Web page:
While I appreciate the need for any comedian to speedily feel comfortable with the audience they’re in front of, there’s a type of stand up routine I loathe.
If you’ve seen more than a couple of comedians live, you’ll probably recognise the setup: the comic comes out onto the stage, takes a quick look around the room, says some quick opening remarks, and then asks a member of the audience “Hey, you, where you from? What’s your job? Is that your girlfriend?”
And he mocks the place the audience member calls home. And/or the job. And/or the girlfriend. Not one joke, but several – he gets the audience to laugh at – not along with, but at – the poor shmuck who was unfortunate enough to reply.
And – and here’s what gets me – if the man or woman being picked on doesn’t laugh right along with it… it’s somehow their fault.
And now they’re part of the act.
It’s cruel, nasty humour of the cheapest kind.
And what’s more, if the comedian has pulled the audience into his act when he wants them there, I’m not sure he has any moral authority to complain at hecklers when the audience pushes themselves into his act when they want to be there.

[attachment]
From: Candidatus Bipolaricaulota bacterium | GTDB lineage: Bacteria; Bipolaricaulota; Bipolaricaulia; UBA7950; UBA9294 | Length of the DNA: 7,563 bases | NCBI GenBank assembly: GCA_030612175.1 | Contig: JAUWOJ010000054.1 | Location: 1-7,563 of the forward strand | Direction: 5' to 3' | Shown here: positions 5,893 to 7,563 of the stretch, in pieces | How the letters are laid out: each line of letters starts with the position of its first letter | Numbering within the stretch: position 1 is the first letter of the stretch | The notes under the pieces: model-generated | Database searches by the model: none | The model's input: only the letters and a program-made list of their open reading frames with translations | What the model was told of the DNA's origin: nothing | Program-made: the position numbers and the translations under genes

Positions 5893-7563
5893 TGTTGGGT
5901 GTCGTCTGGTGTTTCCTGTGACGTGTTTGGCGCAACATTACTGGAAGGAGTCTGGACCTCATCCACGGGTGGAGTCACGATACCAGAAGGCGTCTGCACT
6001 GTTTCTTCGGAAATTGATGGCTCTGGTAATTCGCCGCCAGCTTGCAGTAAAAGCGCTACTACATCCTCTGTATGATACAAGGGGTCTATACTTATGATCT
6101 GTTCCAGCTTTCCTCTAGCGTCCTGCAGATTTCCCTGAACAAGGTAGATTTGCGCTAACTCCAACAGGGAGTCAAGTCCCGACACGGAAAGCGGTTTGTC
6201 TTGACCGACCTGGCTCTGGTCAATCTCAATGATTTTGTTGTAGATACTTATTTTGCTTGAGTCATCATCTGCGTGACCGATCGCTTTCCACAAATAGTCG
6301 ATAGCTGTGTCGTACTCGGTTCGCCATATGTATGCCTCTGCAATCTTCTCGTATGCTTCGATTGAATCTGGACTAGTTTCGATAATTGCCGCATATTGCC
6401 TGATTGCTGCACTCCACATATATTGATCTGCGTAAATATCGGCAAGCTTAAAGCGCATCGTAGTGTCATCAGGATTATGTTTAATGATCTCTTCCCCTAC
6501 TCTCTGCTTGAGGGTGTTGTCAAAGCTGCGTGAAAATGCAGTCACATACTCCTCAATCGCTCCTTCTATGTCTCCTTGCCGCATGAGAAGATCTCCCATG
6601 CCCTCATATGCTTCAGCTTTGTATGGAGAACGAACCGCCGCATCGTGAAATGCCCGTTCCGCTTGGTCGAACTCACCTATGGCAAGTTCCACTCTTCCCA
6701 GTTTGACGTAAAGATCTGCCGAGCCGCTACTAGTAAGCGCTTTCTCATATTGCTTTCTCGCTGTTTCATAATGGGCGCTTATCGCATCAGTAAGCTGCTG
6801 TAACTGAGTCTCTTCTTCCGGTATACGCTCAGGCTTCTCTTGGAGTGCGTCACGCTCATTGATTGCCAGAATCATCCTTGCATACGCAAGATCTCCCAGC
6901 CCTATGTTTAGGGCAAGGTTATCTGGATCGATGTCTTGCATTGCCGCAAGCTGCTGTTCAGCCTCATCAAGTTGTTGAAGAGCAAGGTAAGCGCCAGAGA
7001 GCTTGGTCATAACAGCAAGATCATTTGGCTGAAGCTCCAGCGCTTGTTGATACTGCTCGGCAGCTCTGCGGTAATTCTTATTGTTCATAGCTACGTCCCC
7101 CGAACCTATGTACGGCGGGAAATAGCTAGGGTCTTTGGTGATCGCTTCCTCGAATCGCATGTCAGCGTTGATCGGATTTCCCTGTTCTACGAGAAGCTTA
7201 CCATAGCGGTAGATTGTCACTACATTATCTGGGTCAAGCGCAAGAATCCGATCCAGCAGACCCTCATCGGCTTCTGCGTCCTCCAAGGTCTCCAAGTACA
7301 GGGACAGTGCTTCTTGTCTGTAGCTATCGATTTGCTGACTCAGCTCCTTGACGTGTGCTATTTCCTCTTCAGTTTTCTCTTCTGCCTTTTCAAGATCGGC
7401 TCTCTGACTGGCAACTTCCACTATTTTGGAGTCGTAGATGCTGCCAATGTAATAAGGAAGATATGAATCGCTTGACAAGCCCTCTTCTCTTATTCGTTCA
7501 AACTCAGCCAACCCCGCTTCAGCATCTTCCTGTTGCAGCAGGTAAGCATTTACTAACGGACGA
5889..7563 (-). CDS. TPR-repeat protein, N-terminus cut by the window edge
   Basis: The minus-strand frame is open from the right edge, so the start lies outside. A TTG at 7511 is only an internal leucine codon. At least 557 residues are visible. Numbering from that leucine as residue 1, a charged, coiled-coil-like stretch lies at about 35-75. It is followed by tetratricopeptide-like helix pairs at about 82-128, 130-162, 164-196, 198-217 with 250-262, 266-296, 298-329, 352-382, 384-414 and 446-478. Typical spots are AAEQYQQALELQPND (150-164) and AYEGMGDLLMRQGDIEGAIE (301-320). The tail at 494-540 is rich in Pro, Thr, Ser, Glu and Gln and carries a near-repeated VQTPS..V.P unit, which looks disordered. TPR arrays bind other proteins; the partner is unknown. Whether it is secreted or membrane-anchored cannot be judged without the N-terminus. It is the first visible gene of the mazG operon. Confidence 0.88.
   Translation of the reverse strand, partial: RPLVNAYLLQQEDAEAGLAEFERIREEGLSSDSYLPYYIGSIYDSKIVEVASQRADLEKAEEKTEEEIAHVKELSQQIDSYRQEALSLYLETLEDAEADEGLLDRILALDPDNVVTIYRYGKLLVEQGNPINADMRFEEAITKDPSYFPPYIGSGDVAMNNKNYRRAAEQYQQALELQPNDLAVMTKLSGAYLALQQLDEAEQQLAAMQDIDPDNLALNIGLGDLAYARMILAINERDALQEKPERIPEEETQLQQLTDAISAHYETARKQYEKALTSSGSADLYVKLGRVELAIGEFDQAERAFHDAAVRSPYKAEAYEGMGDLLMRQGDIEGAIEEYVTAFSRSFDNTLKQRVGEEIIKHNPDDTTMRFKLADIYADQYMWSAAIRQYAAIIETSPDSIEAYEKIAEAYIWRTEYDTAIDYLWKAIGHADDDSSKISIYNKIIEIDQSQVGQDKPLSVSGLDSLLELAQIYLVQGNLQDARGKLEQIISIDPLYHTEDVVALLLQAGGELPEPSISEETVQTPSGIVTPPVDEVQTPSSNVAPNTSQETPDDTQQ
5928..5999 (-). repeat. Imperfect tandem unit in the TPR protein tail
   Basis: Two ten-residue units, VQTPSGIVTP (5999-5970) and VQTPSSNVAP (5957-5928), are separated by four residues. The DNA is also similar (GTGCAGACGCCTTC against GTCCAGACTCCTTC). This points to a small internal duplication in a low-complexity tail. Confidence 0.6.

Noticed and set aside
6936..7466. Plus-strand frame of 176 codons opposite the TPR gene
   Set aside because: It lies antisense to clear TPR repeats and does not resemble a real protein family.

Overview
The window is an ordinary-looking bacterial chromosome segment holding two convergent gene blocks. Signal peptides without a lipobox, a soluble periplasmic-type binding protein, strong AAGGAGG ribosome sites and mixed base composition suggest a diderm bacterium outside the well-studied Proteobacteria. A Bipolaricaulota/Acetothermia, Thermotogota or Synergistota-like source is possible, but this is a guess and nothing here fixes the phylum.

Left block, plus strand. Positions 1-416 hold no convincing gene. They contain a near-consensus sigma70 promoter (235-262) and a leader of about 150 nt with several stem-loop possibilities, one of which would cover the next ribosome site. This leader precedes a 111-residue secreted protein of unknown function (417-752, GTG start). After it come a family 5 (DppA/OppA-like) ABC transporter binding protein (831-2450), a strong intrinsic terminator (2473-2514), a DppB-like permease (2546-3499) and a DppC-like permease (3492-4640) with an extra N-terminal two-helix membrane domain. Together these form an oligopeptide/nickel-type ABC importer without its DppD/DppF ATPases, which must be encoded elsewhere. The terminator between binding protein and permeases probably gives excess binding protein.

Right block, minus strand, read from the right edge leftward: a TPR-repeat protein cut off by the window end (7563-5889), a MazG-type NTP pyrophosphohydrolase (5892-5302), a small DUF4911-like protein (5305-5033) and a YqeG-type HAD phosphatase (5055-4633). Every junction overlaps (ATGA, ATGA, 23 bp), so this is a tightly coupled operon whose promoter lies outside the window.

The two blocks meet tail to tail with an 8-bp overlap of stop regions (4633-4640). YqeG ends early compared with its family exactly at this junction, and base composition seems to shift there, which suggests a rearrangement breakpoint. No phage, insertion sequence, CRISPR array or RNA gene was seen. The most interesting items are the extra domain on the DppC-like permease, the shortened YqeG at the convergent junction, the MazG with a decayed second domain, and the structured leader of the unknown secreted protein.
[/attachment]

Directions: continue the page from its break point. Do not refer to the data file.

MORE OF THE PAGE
I’ve seen comics go from audience member to audience member making one quick gag, and then moving on. That’s not what I’m talking about – it’s when there’s one, or maybe two, people in the audience that the comedian is picking on. Continually. Going back to refer to them during the act, or especially the compère.
And picking on them.
Because that’s what it is – picking on someone who can’t (either because of the situation, or simply because they’re too scared to) give back as good as they get.
And if they do respond… well, I’ve never seen it end prettily.
I enjoy stand up comedy, but I pay to see the comedian make me laugh. Picking on people doesn’t make me laugh, and given the number of comics who say that they were picked on at school, you’d think they’d know better.